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3D-Scans und 3D-Drucke in der Musikarchäologie. Möglichkeiten und experimentalarchäologische Praxisbeispiele


Flatscher, Elias; Praxmarer, Michael; Recheis, Wolfgang; Schick, Michael (2019). 3D-Scans und 3D-Drucke in der Musikarchäologie. Möglichkeiten und experimentalarchäologische Praxisbeispiele. In: Schöbel, Gunter. Experimentelle Archäologie in Europa: Jahrbuch 2019. Unteruhldingen: Isensee, 140-152.

Abstract

3D-scans and 3D-printing in music archaeology. Possibilities and experimental archaeological practical examples. Due to new technologies, such as 3D-scanning and 3D-printing, revolutionary approaches have been made possible in the reconstruction of musical instruments found in archaeological sites. According to our tests, the method of 3D-scanning is safe, free of contamination, as well as interferences and does not affect the original material, provided that the original is made of suitable material and does not contain any metal parts. Whereas an ordinary documentation based on drawings and pictures does not always allow deeper understanding of the reconstruction of a fragmented instrument, the method of micro CT-scanning, if necessary digitally completing (based on pre-scanned
samples) and 3D-printing allows the creation of an exact copy of the examined object, which is innumerably reproducible in order to experiment with different possibilities of the reconstruction. The exactness of these approaches has been successfully proven through frequency analysis on both the original and the 3D-printed clone. So the music of broken instruments can be brought back to life with comparatively little effort of time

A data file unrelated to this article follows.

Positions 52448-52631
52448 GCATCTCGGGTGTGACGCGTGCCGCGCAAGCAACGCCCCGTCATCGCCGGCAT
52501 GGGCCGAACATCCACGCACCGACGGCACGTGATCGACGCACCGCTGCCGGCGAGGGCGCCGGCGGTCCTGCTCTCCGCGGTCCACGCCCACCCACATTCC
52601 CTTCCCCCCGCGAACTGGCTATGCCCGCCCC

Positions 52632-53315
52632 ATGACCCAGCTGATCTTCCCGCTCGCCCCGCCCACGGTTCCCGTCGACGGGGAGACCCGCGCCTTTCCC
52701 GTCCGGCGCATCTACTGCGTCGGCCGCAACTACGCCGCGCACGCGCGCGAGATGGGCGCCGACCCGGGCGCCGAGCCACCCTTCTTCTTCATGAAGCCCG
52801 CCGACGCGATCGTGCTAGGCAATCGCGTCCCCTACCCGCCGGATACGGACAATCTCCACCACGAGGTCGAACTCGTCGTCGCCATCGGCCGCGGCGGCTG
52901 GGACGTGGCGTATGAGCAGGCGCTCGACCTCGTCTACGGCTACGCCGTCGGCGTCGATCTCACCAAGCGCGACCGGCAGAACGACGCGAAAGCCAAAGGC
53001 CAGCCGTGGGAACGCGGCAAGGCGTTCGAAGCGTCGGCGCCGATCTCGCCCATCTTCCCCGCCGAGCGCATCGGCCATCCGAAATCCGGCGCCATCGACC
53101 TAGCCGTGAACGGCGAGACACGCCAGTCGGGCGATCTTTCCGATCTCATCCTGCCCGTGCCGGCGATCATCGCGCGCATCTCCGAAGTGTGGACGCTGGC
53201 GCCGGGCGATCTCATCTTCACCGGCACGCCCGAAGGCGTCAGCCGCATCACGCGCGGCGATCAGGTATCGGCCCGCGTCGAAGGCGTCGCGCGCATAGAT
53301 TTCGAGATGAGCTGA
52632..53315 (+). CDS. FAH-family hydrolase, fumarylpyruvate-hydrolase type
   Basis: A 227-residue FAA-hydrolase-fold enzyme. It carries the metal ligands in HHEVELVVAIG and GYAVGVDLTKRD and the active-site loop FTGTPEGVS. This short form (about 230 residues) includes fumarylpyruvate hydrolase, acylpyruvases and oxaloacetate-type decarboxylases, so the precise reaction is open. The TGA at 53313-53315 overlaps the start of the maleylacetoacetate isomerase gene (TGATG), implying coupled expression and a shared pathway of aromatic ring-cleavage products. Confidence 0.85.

and money.

Abstract

3D-scans and 3D-printing in music archaeology. Possibilities and experimental archaeological practical examples. Due to new technologies, such as 3D-scanning and 3D-printing, revolutionary approaches have been made possible in the reconstruction of musical instruments found in archaeological sites. According to our tests, the method of 3D-scanning is safe, free of contamination, as well as interferences and does not affect the original material, provided that the original is made of suitable material and does not contain any metal parts. Whereas an ordinary documentation based on drawings and pictures does not always allow deeper understanding of the reconstruction of a fragmented instrument, the method of micro CT-scanning, if necessary digitally completing (based on pre-scanned
samples) and 3D-printing allows the creation of an exact copy of the examined object, which is innumerably reproducible in order to experiment with different possibilities of the reconstruction. The exactness of these approaches has been successfully proven through frequency analysis on both the original and the 3D-printed clone. So the music of broken instruments can be brought back to life with comparatively little effort of time
and money.

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Additional indexing

Item Type:Book Section, not_refereed, original work
Communities & Collections:06 Faculty of Arts > Institute of Art History
Dewey Decimal Classification:700 Arts
Language:English, German
Date:2019
Deposited On:11 Feb 2020 09:22
Last Modified:15 Apr 2021 15:12
Publisher:Isensee
Series Name:Experimentelle Archäologie in Europa
Number:18
ISBN:978-3-944255-15-6
Additional Information:Zusammenfassung auf englisch
OA Status:Green
Related URLs:http://www.exar.org/publications/experimental-archaeology-in-europe/?lang=de (Publisher)

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